In the latest installment of Our Allies Did WHAT?, the Republic of Turkey forcefully took over an opposition newspaper called Zaman after it published a series of articles critical of President Erdogan's administration. Zaman was not technically shut down; rather, the paper came under new leadership and started printing stories that were friendly to the government on the next day it was open.
The whole episode sounds distinctly like something out of a formal dictatorship or a dystopian novel. Zaman had apparently gotten into trouble with the authorities by publishing multiple articles that alleged extensive corruption under Erdogan. Erdogan's government reportedly described one of the paper's backers, a US-based Islamic cleric, as a terrorist and suggested the goal of the criticism was to overthrow the Turkish government. Using this narrative, Erdogan's administration convinced a Turkish court to order Zaman placed under new court-appointed management (and thereby cease its opposition).
Turkish police moved to implement the order on Friday and were confronted by thousands of protesters in front of the Zaman headquarters. The police used rubber bullets and tear gas to disperse the protesters and proceeded to storm the office building on Saturday. Then Sunday's edition of the paper came out the next day with no criticism, and no mention of the paper's takeover.
Without being an expert in Turkish politics, one obviously can't say with certainty whether the claims of corruption (or, for that matter, the claims of a coup) are credible. But historical precedent suggests that "terrorism" is probably the leading excuse for authoritarian policies all around the world--and there's no reason to think Turkey is any exception. (America certainly wouldn't be.) Indeed, as we speak, Turkey is using the same pretext of terrorism to attack the Kurds in Syria, which have been the strongest allies of Russia and the United States in the fight against ISIS. Erdogan also inflamed fears of terrorism and Kurdish nationalism (which many in Turkey view as largely interchangeable terms) to help his party win the recent parliamentary elections. So given this context, allegations of terrorism from Erdogan certainly warrant skepticism.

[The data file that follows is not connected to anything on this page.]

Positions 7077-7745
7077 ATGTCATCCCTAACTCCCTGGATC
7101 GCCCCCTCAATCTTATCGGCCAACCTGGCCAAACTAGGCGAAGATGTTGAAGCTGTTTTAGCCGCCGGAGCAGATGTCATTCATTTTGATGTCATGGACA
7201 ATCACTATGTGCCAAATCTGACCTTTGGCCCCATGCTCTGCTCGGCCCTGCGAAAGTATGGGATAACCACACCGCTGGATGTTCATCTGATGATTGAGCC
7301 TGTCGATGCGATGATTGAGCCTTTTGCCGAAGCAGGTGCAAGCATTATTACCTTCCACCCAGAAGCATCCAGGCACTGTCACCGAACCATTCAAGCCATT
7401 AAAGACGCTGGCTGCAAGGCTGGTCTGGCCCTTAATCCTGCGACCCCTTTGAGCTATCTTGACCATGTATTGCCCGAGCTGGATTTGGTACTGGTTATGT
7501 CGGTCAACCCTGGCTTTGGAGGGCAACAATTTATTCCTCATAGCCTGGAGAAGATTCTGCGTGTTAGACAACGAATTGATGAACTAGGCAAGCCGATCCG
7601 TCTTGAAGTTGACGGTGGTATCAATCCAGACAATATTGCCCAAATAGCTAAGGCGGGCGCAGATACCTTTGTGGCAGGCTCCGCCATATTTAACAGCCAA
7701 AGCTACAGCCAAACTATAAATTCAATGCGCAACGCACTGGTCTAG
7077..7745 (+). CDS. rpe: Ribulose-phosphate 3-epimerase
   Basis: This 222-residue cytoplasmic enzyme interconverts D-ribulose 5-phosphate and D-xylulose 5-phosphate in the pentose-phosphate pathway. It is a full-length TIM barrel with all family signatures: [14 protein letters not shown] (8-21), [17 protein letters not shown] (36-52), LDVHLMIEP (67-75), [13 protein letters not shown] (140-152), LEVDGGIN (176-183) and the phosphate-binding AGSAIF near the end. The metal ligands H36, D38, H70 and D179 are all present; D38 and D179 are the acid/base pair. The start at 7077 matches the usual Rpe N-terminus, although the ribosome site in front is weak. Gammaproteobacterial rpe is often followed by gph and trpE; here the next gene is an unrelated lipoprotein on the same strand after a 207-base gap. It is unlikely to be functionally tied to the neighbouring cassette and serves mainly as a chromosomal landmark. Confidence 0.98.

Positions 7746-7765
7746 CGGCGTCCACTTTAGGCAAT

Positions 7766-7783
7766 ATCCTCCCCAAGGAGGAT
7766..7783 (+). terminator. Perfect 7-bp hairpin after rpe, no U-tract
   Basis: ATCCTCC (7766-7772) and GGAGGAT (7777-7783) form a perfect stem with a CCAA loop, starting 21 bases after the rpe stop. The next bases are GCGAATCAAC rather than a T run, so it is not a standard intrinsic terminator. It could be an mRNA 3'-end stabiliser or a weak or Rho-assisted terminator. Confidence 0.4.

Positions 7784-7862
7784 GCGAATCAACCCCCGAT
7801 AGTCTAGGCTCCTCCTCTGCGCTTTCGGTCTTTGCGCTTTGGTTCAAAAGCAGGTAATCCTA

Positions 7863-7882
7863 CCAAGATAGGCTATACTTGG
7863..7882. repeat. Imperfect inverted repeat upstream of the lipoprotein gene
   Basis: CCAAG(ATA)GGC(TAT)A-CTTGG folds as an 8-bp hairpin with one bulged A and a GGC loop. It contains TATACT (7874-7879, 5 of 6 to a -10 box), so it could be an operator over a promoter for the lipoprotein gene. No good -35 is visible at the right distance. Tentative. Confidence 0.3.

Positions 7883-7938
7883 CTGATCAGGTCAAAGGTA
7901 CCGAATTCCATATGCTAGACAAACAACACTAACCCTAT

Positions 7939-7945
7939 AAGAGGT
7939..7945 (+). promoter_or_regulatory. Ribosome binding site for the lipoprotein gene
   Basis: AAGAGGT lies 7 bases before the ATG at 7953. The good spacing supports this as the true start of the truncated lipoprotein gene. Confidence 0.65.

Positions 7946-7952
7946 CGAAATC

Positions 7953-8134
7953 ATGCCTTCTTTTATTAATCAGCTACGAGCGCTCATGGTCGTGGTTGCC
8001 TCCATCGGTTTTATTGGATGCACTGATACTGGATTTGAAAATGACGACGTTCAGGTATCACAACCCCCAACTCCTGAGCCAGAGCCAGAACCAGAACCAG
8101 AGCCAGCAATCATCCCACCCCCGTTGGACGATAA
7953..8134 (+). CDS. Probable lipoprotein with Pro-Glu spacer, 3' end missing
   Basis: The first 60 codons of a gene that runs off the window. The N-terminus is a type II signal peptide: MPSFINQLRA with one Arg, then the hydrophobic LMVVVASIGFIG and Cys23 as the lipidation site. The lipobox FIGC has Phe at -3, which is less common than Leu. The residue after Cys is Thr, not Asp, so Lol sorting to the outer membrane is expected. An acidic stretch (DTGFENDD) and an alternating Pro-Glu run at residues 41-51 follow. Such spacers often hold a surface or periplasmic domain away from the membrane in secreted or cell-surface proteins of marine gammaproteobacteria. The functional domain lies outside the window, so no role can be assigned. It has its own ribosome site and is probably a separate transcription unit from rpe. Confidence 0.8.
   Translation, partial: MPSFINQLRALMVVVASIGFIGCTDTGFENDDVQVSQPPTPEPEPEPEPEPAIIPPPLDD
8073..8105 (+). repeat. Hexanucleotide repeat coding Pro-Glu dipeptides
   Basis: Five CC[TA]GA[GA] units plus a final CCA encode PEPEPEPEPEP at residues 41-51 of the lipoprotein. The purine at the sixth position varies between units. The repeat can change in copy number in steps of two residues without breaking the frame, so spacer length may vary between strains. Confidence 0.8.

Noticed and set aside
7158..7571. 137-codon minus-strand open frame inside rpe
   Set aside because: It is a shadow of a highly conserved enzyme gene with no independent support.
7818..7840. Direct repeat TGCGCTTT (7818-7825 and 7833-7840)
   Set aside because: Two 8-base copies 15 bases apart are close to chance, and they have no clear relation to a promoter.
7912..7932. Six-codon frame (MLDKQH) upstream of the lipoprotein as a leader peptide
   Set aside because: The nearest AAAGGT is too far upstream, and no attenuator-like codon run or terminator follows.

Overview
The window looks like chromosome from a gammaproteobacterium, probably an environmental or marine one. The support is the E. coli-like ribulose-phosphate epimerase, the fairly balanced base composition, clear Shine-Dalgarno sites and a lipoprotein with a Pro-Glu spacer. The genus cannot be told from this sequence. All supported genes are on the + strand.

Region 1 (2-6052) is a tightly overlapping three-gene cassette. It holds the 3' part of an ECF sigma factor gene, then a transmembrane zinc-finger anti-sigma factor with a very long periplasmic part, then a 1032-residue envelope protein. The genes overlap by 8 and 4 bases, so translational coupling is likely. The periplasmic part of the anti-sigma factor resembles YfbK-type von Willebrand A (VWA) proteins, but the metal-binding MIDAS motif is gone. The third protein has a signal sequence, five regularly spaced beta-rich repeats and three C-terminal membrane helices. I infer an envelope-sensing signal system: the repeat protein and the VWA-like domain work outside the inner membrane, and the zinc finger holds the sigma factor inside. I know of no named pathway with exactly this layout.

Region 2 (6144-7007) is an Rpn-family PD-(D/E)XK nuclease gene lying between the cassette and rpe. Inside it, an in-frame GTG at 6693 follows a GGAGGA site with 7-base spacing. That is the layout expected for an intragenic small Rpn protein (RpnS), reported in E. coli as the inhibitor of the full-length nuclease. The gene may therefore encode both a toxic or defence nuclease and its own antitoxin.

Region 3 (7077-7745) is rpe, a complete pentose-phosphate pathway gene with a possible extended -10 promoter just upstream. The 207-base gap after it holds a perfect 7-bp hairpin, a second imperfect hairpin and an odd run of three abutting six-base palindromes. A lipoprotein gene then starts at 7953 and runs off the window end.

Moreover, if the corruption claims really were illegitimate, it stands to reason that refuting the claims outright would be a much more effective way to silence a scandal than forcefully silencing their author. Thus, common sense suggests that the concerns raised by Zaman, which is also Turkey's largest newspaper, probably had an uncomfortable amount of truth to them. The front page headline of the last edition published by the free Zaman read, "Constitution Suspended."
In spite of these brazen actions by Turkey, however, official criticism has been relatively mild. Turkey remains a member of NATO in good standing, even though they have done the following in recent periods:
*Supported the Al Qaeda affiliated Al Nusra Front in Syria to assist with the revolution.
*Shot down a Russian plane, in a deliberate and pre-meditated ambush, that further inflamed tensions between major powers over Syria
*Bombed the Syrian and Iraqi Kurds that are key allies in the fight against ISIS, as noted above.
*And now eliminated the pretense of a free press domestically.
Of course, none of this should be taken as a call for the US to actively antagonize or impose sanctions against Turkey. But they're the sort of things that should make US policymakers think hard about the relationship. The amount of hypocrisy required to preserve the alliance seems to grow by the day, and Turkey is potentially on the brink of directly challenging Russia militarily in Syria.
Given that the actions above directly contradict any conceivable definition of US interests or values, now seems like a great time to consider neutrality.